Academic journal article Anglican Theological Review

Semiotics and Daniel Hardy's Eucharistic Theology

Academic journal article Anglican Theological Review

Semiotics and Daniel Hardy's Eucharistic Theology

Article excerpt

The eucharist, without doubt, was important in Daniel Hardys ecclesiology. In Wording a Radiance he describes the eucharist as "the defining measure of the church." According to Hardy, the eucharist is the "practical activity which founds church society" and the means through which "Christians share in the life, death and resurrection of Jesus Christ." This sacrament is, therefore, the reenactment and recalling of the "pure primal event by which righteousness was constituted in Jesus' time."* 1

Hardy contends that by attending to the strictly local context of the performance of the eucharist one can discern the manner in which it contributes to the formation and renewal of any given community, by presenting them "with themes and counter-themes of human existence, and stimulat[ingl them to a new course of social life-a new enactment of meaning that approximates to goodness in their place."2 This is because in the eucharist many different people come together, called together by the goodness of God's revelation, seeking to discern the manner in which their life together can be renewed and shaped by God's purposes-that is, the "the extensity of participants' life in the world and its time . . . are stimulated to courses of action that more closely approximate to the intensity of goodness."3 This movement of the community in relation to its discernment of goodness contributes to the formation of the social fife of the community: it enables "sociopoiesis," or "the generation and shaping of relations," and therefore facilitates the ongoing formation of the community.4 Consequently, for Hardy, the eucharist, as the reenactment of the primal event of Jesus' life that constitutes the church and as the activity that enables the ongoing growth and movement of the social life of the church, "measures the Church by measuring the progress of each member's pilgrimage to God within the sociopoiesis of a given church and in the sociopoiesis that gathers all churches and all creatures in God's creation."5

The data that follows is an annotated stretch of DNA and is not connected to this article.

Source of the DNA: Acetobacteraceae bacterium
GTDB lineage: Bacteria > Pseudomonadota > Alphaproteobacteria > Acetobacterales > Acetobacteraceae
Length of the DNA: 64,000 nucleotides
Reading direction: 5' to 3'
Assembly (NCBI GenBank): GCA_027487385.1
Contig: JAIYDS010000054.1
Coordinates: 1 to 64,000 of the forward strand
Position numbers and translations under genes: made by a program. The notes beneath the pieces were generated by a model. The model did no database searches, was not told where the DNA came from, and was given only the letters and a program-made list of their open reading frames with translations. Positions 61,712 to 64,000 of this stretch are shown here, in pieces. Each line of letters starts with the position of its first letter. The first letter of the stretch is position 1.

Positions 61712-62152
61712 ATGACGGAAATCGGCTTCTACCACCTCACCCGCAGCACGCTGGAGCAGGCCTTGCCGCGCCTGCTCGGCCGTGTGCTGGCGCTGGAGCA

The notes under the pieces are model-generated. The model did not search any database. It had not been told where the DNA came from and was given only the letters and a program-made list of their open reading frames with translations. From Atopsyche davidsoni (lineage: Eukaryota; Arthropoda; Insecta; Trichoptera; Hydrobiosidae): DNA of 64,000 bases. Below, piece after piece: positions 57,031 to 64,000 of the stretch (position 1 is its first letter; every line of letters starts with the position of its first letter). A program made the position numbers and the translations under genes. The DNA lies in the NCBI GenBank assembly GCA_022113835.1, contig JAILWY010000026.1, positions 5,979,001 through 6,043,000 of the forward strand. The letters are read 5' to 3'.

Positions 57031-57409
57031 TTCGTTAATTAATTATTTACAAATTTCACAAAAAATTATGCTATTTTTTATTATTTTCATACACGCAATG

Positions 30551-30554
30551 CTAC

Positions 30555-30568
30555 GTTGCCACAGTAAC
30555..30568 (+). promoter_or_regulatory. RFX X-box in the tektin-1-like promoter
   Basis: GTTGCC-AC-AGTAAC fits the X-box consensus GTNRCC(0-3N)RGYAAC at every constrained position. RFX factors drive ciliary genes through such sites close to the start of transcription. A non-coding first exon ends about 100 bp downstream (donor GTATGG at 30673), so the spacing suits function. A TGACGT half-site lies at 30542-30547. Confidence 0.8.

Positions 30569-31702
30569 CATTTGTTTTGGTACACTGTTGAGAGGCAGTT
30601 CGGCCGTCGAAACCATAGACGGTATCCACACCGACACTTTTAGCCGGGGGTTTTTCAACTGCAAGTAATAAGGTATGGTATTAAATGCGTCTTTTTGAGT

Hardy's suggestion that the eucharist is a "measure" of the church is part of his attempt to overcome the seeming divide between the natural sciences and the humanities and theology. In the face of the sciences being often thought of as "measuring" the outside world and society by seemingly fixed and objective means, the humanities and theology seem to Hardy to have turned inward in an attempt not to lose their identity.6 This, he believes, need not be the case. Hardy posits that increasingly the humanities and the sciences recognize the relational character of much of what we know. In this context, all creatures of God come to the fullness of their being through their interrelatedness to one another as the result of the primordial event of creation itself. Given the interrelatedness of all that has been created, the eucharist is indeed a measure of the church, not in terms of providing some fixed, absolute form of measurement, but rather as a way through which the variable and interrelated life of the church in the world can be understood in relation to the life, death, and resurrection of Christ at the heart of the church's identity. In other words, the eucharist as "measure" enables the social relations that form the communal life of the church to be seen within the context of-that is, in relation to-the "primal event" of the church, the life of Christ. By thus bringing the life of the church in relation to the revelation of Christ and facilitating the ongoing formation of the social life of the church, raising people to "flourishing as a society,"7 the eucharist can be understood as a "measure" of the church.

Hardy suggests that "abductive" reasoning lies at the heart of the capacity of the eucharist to be a measure of the church. Hardy is influenced by Coleridge's understanding of "abduction" as a mode of reasoning that "generates probabilistic claims about the world," noting that for Coleridge "every knowing and all love involve abduction, from chaotic spontaneity . …

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